The potential value of the living, structured under the concept of Museum, through the process of urban regeneration, includes the El Prado neighborhood as a territory of key opportunities in cultural management and innovation, through the startup of other economic models that exclude the possibility of gentrification. That is how this research is immersed to an in-depth study of urban regeneration, the understanding of the image of the city as a piece of art and the research on the significance of museums in different instances. Concretizing this way, the conception of the Living Museum as the meaning of urban space that firstly, does not take its collection out of context, but in opposition, is generated around itself, taking advantage of the dynamic, symbiotic, socially balanced spatial and cultural systems in which democratic and spontaneous dynamics that develop, grounds and support an economic, natural and cultural equilibrated system. It is not a matter of creating an untouchable inert environment, but to allowing actions and relationships between visitors and inhabitants that enhance those dynamics.
This is how The Museo Vivo El Prado, proposed as a cultural and creative innovation district, will not only generate impact and economic retribution, but it will also make possible the transformation of collective imaginaries, founding their identities and consolidating their image. That will be favored by its initial urban planning energized by the ways of living that happens in this heritage environment, letting it being recognized as its “own brand”, from the territorial marketing, in terms of recognition and promotion within the city, by the incentive of the ‘Orange economy’ that is one of the Colombian National Government goals


In this way, the Museo Vivo El Prado is projected from the understanding of the heritage as a matter of future, standing apart from the traditional concept of a museum, this is, as a static, inert and inanimate concept that takes out the collection of its context and uses the buildings as a supports for other artwork. In Opposition the Museo vivo El Prado places the concept of the museum in the dimension of urban management and regeneration combined with creative economy processes, to be handed over to a democratic, public, open-air space. That is how the urban space is the museum itself, its limits are the territory on which the heritage is administratively placed and the sky as its upper border.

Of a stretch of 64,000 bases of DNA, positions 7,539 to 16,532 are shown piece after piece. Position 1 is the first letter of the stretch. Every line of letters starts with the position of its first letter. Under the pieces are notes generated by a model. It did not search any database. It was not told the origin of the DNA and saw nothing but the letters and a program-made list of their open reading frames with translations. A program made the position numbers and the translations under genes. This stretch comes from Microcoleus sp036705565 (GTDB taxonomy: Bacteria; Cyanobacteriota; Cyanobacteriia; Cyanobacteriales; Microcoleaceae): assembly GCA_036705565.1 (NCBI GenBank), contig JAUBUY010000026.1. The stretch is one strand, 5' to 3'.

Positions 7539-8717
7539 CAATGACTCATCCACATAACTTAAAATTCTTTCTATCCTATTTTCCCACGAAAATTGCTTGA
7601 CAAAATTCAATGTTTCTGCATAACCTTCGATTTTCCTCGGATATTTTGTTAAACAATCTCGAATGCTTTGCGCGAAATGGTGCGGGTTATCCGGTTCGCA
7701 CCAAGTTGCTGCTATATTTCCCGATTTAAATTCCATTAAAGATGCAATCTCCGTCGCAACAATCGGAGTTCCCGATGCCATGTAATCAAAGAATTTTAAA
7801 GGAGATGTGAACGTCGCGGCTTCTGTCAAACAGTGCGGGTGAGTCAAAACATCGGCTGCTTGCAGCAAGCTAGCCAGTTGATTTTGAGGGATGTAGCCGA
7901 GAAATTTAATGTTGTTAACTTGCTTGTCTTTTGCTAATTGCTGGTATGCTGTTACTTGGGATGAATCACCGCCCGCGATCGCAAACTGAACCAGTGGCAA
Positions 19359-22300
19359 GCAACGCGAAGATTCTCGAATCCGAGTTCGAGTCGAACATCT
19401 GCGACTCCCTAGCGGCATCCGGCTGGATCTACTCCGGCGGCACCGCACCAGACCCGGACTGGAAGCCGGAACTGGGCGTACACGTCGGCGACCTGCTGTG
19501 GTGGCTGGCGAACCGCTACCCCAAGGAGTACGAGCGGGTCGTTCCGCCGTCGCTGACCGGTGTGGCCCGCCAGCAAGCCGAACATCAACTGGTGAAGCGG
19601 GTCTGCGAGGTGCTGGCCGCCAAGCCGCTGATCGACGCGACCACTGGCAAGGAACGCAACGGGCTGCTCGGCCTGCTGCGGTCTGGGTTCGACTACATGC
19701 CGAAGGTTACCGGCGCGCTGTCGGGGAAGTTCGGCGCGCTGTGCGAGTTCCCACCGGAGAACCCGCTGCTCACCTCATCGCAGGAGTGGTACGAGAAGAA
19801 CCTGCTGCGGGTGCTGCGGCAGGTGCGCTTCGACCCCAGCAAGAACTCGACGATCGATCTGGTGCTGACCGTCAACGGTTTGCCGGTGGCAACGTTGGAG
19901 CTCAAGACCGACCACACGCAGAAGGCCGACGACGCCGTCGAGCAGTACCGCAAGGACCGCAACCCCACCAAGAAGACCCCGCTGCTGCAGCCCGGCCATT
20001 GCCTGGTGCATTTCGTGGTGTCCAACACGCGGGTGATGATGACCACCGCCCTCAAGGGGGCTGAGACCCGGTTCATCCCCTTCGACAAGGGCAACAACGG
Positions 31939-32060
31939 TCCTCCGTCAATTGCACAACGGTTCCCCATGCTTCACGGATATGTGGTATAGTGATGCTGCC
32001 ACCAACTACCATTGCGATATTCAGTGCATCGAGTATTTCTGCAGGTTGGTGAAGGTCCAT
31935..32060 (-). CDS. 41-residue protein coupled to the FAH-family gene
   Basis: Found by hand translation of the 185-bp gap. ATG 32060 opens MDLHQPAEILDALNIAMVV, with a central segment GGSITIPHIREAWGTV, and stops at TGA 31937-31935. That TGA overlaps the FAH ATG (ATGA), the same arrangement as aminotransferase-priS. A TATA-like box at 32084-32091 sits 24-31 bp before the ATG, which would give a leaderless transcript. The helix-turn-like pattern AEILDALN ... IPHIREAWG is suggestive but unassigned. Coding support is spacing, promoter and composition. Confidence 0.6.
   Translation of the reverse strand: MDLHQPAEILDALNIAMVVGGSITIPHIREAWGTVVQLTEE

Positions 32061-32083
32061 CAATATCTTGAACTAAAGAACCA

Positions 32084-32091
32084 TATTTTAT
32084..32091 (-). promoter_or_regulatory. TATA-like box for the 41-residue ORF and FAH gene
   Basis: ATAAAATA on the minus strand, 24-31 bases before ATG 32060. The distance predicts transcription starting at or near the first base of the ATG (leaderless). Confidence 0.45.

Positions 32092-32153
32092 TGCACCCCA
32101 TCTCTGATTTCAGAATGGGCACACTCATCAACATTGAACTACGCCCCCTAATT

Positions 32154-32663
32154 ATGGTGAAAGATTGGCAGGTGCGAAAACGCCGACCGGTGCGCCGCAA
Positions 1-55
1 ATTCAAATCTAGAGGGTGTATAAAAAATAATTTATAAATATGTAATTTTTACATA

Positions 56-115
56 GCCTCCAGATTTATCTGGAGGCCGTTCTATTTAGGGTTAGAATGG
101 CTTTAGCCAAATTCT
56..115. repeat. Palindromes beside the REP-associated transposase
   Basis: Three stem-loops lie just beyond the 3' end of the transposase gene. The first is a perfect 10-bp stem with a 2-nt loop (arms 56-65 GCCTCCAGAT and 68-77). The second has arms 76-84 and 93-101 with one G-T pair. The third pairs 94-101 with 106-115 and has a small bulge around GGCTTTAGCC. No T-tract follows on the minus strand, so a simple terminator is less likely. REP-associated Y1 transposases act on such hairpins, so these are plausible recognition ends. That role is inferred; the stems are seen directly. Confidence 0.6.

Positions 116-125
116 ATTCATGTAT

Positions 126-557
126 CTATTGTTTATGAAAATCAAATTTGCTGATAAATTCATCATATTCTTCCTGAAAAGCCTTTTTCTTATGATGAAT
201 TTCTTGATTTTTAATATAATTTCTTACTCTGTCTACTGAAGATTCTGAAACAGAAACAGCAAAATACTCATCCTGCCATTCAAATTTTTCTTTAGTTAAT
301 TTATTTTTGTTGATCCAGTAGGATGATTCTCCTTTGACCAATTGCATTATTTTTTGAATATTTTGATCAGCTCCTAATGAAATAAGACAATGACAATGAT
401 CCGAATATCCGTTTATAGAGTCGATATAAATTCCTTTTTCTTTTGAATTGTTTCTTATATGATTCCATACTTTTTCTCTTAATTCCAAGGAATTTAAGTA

PUBLIC ART IN EL PRADO NEIGHBORHOOD (BARRANQUILLA) Exercise in style

Antoni Remesar

DOI: https://doi.org/10.1344/waterfront2020.62.6.4

Abstract

This article aims to study the public art of the El Prado neighbourhood in Barranquilla. For this, the general urban context of the city is analysed, including samples of public art from other urban areas of this city.


The article is structured as an “exercise in style” that puts into dialogue “feeling” and “knowing”. A feeling derived from the experience on the territory obtained in three trips to this city, which is complemented by the analytical knowledge derived from the study of the different issues raised. That is why, from the point of view of reading, a differentiation has been made in typography and its colour. The Calibri light font in black describes the sensations of a gadabout, a Spanish term close to the Baudelairdian flâneur but without its elite charge, immersed in territory. The Courier typography in garnet, contrasts the information obtained sensory with the used analysis documentation.

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CRpolis

http://www.ub.edu/escult/1.htm